*A note from Wolf: The letters below are both in opposition to MY MOST RECENT COLUMN published in Yoga Journal's Nov/Dec 2020 issue. I did not censor the first letter on purpose. My response to this pushback can be found by clicking "Read More."
I just read your response to "Just Be Peaceful" in the Nov/Dec issue.
What a load of shit. This is precisely why people are turning away from yoga, because we are being battered by Yogis and the yoga world about "diving deep into our discomfort". I don't need to be made feel guilty about my thoughts and beliefs while practicing my flow. Yoga is where I come to sooth my mind and listen to my body - I'm not here to make political statements. I understand that the basis of yoga is to center yourself- but why throw politics and social justice into it? Why can't we just enjoy yoga without being BULLIED into feeling decisive and guilty about our skin color? I will definitely NOT be renewing my subscription with Yoga Journal because of comments like yours. I'm sure I'm not the only one. I have complained to Yoga Journal and their publishers about you. I love who I am, I am at peace with my beliefs (none of your effing business) and I love my yoga practice - but I will be doing it without YOU and your pressure that we need to "get to work".
How about FUCK YOU!!
Very sincerely and totally OK with myself
I am writing this in response to a Dear Wolf from the Nov/Dec 2020 Yoga Journal where Just Be Peaceful told you about her yoga experience. “In the last few years I’ve found the yoga community to be charged with politics. While I agree with some of what’s said, it taints the practice for me. Why can’t yoga just be yoga?”I wholeheartedly agree with “Just Be Peaceful.” I am a certified yoga instructor and I was taught that yoga is breath, that we are to be in the moment letting go of all the stress and things that have happened in our day. How can you do that when your yoga instructor is spouting their political view? We are told that we should be kind to all Humans and see the love in each and everyone, then how can you say “If your yoga does not center politics, social justice and human rights, then it is not yoga”? By saying that you are saying it is alright to bash the political candidates and my opinions. You never know who is in your class and what their political views may be. My yoga class is not the place for me to voice my thoughts on my political views nor is my social media that my students can see. That is just not professional. I am very disappointed with what I’ve seen in social media this year with yoga instructors and political bashing. I understand having a view, but isn’t it about making a difference, being up to something bigger? Just ranting about things others are doing isn’t that. Go out and make a difference, but there is no need to just yell about what others are doing, BE THE CHANGE you want to see and do it ethically and morally. I think we all want the same thing, a world where everyone can get along and have their own opinions, but my yoga class should be a safe place for all Humans to come together, practice together and feel safe doing so.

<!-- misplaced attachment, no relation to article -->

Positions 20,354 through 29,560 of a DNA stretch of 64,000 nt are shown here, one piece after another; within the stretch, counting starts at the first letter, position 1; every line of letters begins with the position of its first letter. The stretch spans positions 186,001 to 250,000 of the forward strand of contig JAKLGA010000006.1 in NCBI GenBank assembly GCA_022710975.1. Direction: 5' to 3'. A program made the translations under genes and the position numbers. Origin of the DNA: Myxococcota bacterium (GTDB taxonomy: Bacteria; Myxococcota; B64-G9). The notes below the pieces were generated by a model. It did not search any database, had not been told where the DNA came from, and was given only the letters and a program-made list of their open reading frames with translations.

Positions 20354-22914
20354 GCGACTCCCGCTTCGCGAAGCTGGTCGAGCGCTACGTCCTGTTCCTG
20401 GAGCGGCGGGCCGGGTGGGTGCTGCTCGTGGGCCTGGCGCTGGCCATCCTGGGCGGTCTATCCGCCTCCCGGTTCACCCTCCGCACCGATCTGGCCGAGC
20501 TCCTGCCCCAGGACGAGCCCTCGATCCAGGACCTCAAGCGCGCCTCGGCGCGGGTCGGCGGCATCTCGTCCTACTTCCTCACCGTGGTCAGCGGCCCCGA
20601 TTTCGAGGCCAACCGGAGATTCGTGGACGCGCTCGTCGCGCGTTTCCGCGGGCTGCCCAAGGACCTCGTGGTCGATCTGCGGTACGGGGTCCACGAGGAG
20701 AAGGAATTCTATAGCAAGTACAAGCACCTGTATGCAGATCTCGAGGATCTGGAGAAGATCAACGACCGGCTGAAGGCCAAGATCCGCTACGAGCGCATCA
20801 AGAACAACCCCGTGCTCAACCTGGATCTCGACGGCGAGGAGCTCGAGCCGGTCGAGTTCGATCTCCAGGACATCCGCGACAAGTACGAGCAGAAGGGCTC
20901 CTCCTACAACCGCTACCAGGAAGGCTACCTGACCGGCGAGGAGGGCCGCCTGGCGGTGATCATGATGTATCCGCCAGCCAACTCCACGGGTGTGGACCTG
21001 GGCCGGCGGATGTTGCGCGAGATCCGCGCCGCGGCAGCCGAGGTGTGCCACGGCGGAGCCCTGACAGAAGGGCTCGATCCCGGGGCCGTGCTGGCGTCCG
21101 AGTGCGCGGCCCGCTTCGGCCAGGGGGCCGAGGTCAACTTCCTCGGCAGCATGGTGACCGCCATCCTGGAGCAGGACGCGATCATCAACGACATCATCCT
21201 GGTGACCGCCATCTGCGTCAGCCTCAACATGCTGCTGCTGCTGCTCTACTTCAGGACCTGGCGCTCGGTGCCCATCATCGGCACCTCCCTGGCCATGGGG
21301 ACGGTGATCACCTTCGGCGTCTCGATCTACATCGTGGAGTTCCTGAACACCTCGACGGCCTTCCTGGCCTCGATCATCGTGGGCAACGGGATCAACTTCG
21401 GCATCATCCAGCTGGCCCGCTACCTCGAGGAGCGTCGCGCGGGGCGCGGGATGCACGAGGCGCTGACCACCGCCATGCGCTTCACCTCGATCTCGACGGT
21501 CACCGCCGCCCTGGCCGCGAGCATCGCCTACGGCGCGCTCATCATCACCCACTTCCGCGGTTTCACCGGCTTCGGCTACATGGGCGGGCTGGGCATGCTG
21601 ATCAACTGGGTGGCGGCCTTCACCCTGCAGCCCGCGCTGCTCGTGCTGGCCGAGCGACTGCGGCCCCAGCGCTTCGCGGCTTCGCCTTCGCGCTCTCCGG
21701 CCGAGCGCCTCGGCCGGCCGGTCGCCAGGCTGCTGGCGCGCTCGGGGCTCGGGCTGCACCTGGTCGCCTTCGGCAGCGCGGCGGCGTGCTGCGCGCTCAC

Peace Begins with Me
Dear Very Sincerely OK With Myself and Peace Begins With Me,